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a mainly high-nitrogen nitrocellulose-based powder plasticized by nitroglycerin and a highly volatile solvent (for example, acetone or an alcohol-ether mixture), used for making ammunition for small arms, artillery, and mortars. The compositions of various cordite powders are shown in Table 1.
Cordites have certain advantages over pyroxylin powders in a volatile solvent, including (1) lower sensitivity to changes in atmospheric humidity and greater ballistic stability, (2) diminished contraction of the powder elements, so that they hold their form more faithfully during manufacture, (3) the possibility of broader variation in their heat value (2.7–5.4 megajoules per kg, or 650–1,300 kilocalories per kg) by proportioning the mix formulation, (4) a higher powder force constant, and (5) 20–30 percent lower production cost.
The disadvantages of cordites include (1) increased deterioration of the gunbarrel bores because of the high combustion temperature; (2) reduced physical stability at low temperatures (below 7°C), resulting in the formation of nitroglycerin on the surface of the grains and making the powder dangerous to handle; and (3) greater hazards in powder manufacture because of the nitroglycerin’s high sensitivity to external influences.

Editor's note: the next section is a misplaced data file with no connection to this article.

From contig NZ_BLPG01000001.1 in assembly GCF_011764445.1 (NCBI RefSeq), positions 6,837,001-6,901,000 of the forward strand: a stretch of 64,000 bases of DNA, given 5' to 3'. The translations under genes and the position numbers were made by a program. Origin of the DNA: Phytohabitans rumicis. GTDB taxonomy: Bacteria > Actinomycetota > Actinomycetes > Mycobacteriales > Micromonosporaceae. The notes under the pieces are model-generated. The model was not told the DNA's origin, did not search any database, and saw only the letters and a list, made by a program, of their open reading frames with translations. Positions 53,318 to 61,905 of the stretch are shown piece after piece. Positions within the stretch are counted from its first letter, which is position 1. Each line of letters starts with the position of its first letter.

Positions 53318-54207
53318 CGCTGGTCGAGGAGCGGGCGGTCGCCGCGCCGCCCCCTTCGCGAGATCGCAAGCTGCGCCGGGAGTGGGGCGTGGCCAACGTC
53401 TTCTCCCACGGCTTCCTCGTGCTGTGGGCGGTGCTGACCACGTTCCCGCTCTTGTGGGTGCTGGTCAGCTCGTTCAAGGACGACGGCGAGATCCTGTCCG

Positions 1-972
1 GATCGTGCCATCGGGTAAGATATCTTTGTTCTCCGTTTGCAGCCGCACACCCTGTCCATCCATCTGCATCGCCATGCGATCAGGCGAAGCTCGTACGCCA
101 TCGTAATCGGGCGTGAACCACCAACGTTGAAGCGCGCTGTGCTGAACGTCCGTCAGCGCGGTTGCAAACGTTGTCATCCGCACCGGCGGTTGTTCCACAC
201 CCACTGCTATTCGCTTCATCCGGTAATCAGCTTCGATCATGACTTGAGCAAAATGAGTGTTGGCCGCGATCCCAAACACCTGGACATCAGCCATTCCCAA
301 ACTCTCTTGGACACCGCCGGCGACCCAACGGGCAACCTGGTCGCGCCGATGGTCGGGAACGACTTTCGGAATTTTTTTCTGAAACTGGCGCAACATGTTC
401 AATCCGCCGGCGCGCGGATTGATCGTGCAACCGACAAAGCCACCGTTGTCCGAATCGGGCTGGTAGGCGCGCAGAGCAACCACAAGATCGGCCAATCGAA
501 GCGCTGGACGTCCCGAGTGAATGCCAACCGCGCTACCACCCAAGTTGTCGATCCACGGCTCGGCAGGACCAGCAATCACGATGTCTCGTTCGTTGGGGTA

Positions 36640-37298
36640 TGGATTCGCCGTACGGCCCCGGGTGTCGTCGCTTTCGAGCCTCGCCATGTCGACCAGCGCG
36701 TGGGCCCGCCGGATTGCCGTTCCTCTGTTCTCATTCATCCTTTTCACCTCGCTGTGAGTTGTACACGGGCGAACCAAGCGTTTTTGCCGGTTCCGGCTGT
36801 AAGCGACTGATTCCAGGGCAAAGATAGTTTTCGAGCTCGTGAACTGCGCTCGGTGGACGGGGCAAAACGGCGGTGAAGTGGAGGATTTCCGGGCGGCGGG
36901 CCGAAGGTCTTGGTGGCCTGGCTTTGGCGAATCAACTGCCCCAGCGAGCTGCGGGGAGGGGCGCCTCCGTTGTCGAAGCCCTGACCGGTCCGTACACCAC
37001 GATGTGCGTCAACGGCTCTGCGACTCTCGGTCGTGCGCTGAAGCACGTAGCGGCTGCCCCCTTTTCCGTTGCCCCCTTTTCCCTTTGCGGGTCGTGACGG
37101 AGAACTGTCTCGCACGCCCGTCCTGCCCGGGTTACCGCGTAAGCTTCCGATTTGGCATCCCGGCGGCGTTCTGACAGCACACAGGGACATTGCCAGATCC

Cordites can be stored safely for approximately 20 years, al-though the powder’s period of useful service may be 1.5–2 times less because of a loss of ballistic qualities.
Cordite powder elements for small arms and artillery are manufactured in a variety of shapes and sizes (tubes, plates, strips).
REFERENCESVzryvchatye veshchestva i porokha. Moscow, 1955.
Gorst, A. G. Porokha i vzryvchatye veshchestva, 3rd ed. Moscow, 1972.
V. M. KOMIR